Wednesday, August 30, 2006

MI-Gov and the MCRI

The so-called "Michigan Civil Rights Initiative" will be on the ballot this November. U.S. District Judge Arthur Tarnow could not keep the MCRI from appearing on the ballot because its supporters did not violate the Voting Rights Act. However, he did acknowledge the systematic voter fraud that its promoters engaged in.
Tarnow, however, said voters should be concerned by the supporters' conduct. If it passes, he said, it will be "stained by well-documented acts of fraud and deception."
The bad press is unlikely to hurt Republicans, who want nothing to do with the MCRI. Interestingly enough, even Dick DeVos has publicly stated his opposition to the ballot initiative. Ward Connerly, the California businessman behind the MCRI, has previously bemoaned the impact that DeVos' opposition to the initiative has had on his fundraising abilities. Connerly made these comments last week on "Off the Record,"
Speaking at a taping of the public television program "Off the Record," Connerly said, "People don't want to get on the bad side of Dick DeVos."

Republican DeVos has said he believes the Michigan Civil Rights Initiative goes too far, and has joined his Democratic opponent, Gov. Jennifer Granholm, in opposing it.

Connerly said potential GOP contributors to MCRI fear being on the outs with a DeVos administration if he is elected.
Given that DeVos has a clearly documented history of supporting very conservative causes and his socially conservative positions on many issues in this race, it would stand to reason that he would be in favor of the MCRI. However, this is not the case. DeVos is afraid of the effect that the MCRI will have on turnout in areas such as downtown Detroit, Flint, and Saginaw. It has often been speculated that Engler beat Blanchard in 1990 because of Blanchard's sub-par performance in Detroit. In such a close race, it is in DeVos' interests to keep Detroit from performing well for Granholm.

Thomas Bray of the Detroit News speculated today that DeVos' positioning on the MCRI and other issues may hurt his conservative credentials. In a column on DeVos' decision to criticize President Bush for not meeting with auto executives, Bray had this to say:
Nobody doubts DeVos' credentials as a Republican. But even before turning on Bush, DeVos had endorsed a higher state minimum wage, lectured oil companies to cut prices and come out against a referendum that would put an end to racial preferences in state hiring and admissions.

Maybe voters are beginning to wonder who DeVos really is. If Republicans should have learned anything by now, when voters are presented with a choice between a Democrat and a Republican who acts like a Democrat, they will choose the real Democrat every time.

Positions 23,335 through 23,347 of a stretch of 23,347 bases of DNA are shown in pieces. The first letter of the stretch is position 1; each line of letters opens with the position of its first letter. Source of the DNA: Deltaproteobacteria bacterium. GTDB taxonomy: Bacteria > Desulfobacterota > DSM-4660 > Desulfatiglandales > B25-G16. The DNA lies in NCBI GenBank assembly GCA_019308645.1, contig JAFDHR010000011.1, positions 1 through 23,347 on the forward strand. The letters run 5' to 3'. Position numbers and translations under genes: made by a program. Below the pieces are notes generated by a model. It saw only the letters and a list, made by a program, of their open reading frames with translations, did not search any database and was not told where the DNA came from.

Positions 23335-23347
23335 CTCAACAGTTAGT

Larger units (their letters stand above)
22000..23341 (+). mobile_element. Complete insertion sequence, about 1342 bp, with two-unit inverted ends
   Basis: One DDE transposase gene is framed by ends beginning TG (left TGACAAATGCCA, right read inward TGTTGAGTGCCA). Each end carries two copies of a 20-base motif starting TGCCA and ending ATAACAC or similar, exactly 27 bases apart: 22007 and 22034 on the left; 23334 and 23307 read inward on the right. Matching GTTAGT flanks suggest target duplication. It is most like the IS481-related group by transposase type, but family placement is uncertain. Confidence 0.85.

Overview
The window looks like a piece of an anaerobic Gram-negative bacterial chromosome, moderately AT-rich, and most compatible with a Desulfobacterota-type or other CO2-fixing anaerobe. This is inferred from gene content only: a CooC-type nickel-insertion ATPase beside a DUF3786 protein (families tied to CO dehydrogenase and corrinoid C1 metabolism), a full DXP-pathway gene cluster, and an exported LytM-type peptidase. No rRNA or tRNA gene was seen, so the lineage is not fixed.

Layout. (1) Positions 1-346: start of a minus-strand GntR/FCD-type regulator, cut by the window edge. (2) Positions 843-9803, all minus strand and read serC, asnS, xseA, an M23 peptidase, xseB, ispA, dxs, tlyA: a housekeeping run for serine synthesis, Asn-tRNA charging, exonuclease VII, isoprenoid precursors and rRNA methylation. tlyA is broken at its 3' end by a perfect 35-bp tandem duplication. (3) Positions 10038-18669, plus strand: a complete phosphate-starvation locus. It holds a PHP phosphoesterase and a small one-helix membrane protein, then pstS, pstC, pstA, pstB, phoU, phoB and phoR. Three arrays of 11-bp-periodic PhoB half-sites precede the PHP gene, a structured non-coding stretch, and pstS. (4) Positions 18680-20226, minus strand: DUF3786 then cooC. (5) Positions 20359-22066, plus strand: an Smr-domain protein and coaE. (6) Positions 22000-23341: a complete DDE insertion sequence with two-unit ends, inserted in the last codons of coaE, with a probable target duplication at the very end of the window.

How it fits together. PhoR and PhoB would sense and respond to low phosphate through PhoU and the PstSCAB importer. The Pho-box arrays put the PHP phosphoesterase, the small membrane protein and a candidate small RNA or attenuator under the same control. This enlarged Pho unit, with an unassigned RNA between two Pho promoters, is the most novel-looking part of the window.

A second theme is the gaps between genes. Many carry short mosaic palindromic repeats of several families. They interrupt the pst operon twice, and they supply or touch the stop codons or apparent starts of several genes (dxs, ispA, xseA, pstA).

As WK previously mentioned, many conservatives are likely more concerned with ousting Granholm than thrilled with DeVos.
"I think Dick still has some work to do to excite social conservatives about his candidacy," he said. "I trust at some point between now and November he will talk about the foundational values -- marriage and the protection of life."

He said social conservatives were more focused on ousting Granholm.

"I think there is more energy about removing Granholm than enthusiasm for electing Mr. DeVos," Glenn said.


At 9:21 AM, Anonymous Zack Pohl said...

This is a win-win if both Dick and Jen are against the MCRI. It means the proposition should go down in flames, and it just gives angry conservatives another reason to stay home on election day.

At 9:33 AM, Blogger David A Wishinsky said...

I must disagree. I sadly think this initiative will pass with a nice big 60-40 65-35 range. In Michigan politics everything is consistently a "Michigan vs. Detroit" battle (which in essence is an essentially white vs. black argument when it all boils down). The level of segregation within Detroit is so significant and the level of Detroit directed anger/frustration by suburbs is extremely high. This dichotomy has existed since the 60s and has sadly ceased to end. While, I think the MCRI initiative is awful and wrote about it as early as 2003 in the State News at MSU in a letter to the editor, I think sadly Michigan's openly and socially racist voters (sadly many of whom live in Detroit and Lansing, etc. (just look at Malcolm X's experiences in Ingham County and many peoples position that little has changed) and that this is an opportunity to put the nail in the coffin for them to dealing with Detroit's minorities. There is the perception among many that all our funding goes to welfare queens in Detroit, which couldnt be further from the truth but perception often trumps reality and I think as a result care of an-odd coalition of Western Michigan voters and suburban Wayne County, Macomb County and Livingston County voters (Oakland in this sense tends to be the much more tolerant county) none of whom may PUBLICALLY SAY "oh yeah I support it" nonetheless will and it will pass with a significant majority. Which is absolutely awful...


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